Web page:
On October 14, 2017, a truck bomb exploded at a busy intersection in Mogadishu, killing 587 people and killing nearly 1,000. Four years later, the scars of the attack are still seen and felt in the Somali capital.
Today the intersection is known as the October 14 Junction, and a monument marks the spot where bombs blew up buildings and took many lives.
Most of the former Prefecture Junction buildings have been rebuilt, but four years later some are still covered in a lot of rubble, reminiscent of the destruction caused by the explosion.
The blast also shattered hundreds of families, who lost relatives and friends. Fahma Hassan Yusuf says that he lost his close friend Ayaan Mohammed, who was an important pillar in his family, adding that Mohammed’s body, along with that of another friend, was later discovered. She says that Ayaan informed her about the impending security threat in the city a week before the attack to stay indoors but unfortunately lost her life.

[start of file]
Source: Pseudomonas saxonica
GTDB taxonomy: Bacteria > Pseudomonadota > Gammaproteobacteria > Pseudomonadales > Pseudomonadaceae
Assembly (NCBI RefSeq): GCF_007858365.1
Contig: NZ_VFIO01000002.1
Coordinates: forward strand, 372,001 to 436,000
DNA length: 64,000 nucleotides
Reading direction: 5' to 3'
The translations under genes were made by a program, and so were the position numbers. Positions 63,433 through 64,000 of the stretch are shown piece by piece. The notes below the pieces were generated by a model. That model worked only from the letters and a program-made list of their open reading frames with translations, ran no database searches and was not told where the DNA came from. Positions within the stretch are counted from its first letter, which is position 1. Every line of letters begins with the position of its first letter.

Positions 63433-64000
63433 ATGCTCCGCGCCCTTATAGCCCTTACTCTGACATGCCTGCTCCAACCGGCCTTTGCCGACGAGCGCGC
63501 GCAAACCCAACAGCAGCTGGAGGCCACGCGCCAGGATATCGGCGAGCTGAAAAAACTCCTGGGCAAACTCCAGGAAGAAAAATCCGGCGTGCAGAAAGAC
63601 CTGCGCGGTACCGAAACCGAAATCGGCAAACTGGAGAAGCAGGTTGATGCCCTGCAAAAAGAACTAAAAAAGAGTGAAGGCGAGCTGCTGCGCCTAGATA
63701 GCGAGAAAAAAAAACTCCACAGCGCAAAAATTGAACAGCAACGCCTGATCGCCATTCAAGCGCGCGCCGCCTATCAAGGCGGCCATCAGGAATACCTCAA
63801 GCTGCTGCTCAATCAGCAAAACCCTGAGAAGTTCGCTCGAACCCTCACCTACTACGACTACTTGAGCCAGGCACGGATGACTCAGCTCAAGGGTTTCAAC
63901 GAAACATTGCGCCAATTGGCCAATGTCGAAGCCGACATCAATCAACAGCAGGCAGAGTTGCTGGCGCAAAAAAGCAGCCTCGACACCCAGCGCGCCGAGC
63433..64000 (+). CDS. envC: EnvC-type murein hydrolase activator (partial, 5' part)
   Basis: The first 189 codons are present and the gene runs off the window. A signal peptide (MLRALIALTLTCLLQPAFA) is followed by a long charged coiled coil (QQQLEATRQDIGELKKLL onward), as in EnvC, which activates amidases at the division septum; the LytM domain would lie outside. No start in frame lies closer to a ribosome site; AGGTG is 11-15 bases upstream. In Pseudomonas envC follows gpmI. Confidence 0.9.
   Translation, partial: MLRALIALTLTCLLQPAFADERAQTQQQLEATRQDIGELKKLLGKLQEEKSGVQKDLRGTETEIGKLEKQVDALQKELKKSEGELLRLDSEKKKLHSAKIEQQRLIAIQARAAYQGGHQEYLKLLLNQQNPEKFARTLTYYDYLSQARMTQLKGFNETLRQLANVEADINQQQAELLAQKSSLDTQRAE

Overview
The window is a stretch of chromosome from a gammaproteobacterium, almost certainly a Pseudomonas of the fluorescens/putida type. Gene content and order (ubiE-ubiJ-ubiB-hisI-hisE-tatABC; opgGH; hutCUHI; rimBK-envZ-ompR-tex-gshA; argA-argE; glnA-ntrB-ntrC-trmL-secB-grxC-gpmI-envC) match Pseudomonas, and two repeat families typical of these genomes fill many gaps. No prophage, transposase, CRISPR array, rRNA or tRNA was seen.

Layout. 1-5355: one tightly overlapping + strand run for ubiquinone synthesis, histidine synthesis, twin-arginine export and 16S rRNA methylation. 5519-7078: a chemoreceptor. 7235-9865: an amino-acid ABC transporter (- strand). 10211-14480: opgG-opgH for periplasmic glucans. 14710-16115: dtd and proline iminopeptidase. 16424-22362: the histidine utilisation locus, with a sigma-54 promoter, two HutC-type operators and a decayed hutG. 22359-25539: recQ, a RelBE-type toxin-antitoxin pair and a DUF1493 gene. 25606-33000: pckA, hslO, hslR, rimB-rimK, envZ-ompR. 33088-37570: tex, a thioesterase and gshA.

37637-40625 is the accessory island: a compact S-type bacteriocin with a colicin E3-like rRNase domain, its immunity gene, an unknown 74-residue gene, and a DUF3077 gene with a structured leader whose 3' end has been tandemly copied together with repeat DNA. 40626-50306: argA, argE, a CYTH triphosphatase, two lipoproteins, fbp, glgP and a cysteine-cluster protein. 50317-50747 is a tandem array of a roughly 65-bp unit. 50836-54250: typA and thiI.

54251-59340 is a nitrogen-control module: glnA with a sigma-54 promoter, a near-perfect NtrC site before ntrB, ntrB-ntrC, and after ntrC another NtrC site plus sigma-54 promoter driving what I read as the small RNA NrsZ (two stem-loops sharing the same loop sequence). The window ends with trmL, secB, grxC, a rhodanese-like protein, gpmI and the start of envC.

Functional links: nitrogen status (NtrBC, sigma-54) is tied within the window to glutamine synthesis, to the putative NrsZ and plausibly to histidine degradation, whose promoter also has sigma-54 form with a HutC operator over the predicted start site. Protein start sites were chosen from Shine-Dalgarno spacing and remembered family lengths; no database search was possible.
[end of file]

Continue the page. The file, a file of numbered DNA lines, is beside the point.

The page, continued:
Stationery shop owner Hassan Abdullahi is a resilient man who was injured in the blast. Despite the horrors he experienced, he is now back at his renovated shop.
He recalls that it was an unexpectedly painful day when he was hospitalized for three weeks after a neck injury. He said he is now happy to operate his business in the same place where hundreds of people died four years ago.
No one claimed responsibility for the gruesome attack, but the government blamed the al-Shabaab terrorist group for it.
In February 2018, a Somali military court convicted 23-year-old Hassan Aden Isaac of leading the al-Shabaab unit, which is said to have carried out the attack. He was executed that October. Another person was sentenced to death in absentia.
A statement from the President’s Office on Thursday called on citizens to support the efforts of security agencies to help eliminate terrorist activities.